Pythium spp.


Other common names:

See below.



Pythium is a foliar, leaf and/or root disease. The disease is often seen when conditions are right and temperatures are between 17.5 and 28 degrees Celsius. Bransgrove (2006) highlights that Pythium is a water mould which is favoured by high soil moisture and that a number of Pythium species cause turf diseases, including:


Damping Off

This is usually a seedling disease, but can be seen on mature turfgrass. Affected seedlings are water soaked, stunted, become wilted, weathered and die. The disease is promoted by warm, humid conditions in conjunction with wet soil.

Root and Crown Rot

The roots and crown are affected. Root and crown rot can become a problem where excessive moisture is kept in the soil profile due to poor drainage.

Pythium Blight

This is a leaf infection that creates water-soaked looking patches - leaves in the patch ma stick together and white mycelium (fungal strands) may be seen in the morning or in periods of high humidity. The infection and destruction process can be fast (such as overnight).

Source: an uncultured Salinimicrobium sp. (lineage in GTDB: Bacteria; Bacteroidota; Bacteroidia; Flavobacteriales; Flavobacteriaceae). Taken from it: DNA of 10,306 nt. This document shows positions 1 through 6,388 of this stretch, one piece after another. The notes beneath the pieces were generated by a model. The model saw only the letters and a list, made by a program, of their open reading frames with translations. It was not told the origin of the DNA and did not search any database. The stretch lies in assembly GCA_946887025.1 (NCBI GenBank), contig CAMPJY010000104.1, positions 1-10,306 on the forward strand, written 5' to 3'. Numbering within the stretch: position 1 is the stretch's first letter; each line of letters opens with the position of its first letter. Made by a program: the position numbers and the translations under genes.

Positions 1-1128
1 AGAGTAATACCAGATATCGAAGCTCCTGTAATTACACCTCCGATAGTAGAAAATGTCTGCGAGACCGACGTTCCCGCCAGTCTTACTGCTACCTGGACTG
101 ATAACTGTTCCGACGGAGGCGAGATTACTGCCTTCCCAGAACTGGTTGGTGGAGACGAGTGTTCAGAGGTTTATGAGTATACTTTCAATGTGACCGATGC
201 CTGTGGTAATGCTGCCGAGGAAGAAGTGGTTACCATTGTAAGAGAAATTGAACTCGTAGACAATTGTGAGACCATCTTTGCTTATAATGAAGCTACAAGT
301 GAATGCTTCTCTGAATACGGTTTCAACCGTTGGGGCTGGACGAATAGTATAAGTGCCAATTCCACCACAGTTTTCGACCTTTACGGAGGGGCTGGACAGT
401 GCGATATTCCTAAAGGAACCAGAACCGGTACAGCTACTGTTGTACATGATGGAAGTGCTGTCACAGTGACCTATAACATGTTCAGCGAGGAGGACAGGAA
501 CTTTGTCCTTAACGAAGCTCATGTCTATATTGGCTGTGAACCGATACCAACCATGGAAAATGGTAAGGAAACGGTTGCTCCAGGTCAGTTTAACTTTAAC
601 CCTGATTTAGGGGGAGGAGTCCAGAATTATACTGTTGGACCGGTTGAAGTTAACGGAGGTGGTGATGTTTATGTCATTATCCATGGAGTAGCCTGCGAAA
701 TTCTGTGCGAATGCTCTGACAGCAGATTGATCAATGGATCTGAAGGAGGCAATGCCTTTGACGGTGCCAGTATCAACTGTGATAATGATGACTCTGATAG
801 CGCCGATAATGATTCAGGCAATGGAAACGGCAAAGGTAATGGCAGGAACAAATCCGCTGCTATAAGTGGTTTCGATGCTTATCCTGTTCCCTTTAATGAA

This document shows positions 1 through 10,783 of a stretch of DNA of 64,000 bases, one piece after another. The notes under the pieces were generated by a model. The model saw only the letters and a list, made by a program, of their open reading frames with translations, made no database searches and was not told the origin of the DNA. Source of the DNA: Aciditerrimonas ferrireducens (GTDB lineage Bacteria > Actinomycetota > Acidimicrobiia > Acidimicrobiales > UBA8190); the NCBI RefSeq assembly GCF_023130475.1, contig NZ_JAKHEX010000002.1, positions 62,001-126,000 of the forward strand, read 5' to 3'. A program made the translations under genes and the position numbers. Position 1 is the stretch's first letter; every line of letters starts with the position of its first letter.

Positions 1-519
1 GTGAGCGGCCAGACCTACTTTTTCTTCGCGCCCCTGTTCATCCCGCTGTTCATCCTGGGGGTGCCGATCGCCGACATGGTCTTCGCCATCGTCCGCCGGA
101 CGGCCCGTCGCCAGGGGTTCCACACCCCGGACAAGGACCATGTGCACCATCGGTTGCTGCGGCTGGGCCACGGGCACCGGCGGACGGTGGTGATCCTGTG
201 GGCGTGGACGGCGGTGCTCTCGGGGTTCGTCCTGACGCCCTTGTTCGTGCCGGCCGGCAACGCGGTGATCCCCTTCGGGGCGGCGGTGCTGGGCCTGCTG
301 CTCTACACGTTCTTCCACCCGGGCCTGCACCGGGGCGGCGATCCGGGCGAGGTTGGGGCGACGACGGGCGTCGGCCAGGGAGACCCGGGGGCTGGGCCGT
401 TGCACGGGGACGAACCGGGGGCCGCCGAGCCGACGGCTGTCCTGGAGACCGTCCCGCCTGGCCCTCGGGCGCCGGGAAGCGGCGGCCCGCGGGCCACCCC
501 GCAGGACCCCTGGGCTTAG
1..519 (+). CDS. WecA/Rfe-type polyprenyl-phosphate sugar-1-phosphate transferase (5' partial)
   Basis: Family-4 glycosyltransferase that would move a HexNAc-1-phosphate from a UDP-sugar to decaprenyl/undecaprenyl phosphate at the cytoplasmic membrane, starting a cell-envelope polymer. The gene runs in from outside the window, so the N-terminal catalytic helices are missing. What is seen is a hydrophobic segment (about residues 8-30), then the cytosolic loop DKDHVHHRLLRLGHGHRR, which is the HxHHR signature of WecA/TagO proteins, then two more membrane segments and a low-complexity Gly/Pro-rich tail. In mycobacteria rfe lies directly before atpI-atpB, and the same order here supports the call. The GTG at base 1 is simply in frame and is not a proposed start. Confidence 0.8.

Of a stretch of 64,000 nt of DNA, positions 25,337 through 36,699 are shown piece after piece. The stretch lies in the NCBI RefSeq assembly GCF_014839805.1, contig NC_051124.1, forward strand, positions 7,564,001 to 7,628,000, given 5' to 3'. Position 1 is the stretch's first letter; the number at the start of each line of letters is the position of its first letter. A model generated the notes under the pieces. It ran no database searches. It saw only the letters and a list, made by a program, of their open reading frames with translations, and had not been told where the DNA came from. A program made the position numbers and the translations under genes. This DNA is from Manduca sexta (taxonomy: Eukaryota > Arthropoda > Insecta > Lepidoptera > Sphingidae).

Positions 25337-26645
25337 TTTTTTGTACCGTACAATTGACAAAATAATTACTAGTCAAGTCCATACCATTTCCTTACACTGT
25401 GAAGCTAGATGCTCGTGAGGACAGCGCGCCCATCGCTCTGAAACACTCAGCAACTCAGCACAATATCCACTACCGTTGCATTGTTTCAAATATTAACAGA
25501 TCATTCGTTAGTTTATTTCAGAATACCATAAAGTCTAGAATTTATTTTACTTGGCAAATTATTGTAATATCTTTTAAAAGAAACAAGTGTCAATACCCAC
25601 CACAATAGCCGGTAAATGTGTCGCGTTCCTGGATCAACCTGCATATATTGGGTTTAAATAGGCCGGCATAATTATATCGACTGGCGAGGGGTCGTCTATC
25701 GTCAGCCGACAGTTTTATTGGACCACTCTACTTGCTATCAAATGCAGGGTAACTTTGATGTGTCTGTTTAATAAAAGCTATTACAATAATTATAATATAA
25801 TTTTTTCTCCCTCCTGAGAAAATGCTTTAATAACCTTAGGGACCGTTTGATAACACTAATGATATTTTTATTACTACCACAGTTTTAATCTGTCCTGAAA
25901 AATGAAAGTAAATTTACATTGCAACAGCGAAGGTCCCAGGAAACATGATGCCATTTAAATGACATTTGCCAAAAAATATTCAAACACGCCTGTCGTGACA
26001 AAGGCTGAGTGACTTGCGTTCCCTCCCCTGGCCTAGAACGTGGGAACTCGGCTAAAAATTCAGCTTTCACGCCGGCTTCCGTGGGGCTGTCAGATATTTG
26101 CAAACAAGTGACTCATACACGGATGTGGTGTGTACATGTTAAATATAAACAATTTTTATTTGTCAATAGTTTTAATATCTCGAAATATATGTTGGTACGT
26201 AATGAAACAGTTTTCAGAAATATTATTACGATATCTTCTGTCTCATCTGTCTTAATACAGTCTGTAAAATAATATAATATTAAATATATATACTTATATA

Susceptible Turf:

Warm-and cool-season turfgrasses.


Control options:

  • Pesticides: See available tabs below for registered products. Use as per label instructions.
  • Integrated Pest Management (IPM): Use a combination of approaches listed on this page.
  • Cultural:
    • Provide adequate subsoil drainage within the rootzone.
    • Avoid overwatering and irrigation in the afternoon or late evening.
    • Control thatch within the turfgrass to an acceptable level.
    • Do not over fertilise with nitrogen.
  • Mechanical: Nil.



Bransgrove, K. (2006) Soil Borne Turfgrasses Diseases in Healthy Soil for Great Turf, Queensland Government, Cleveland, pp. 85.



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Control Options

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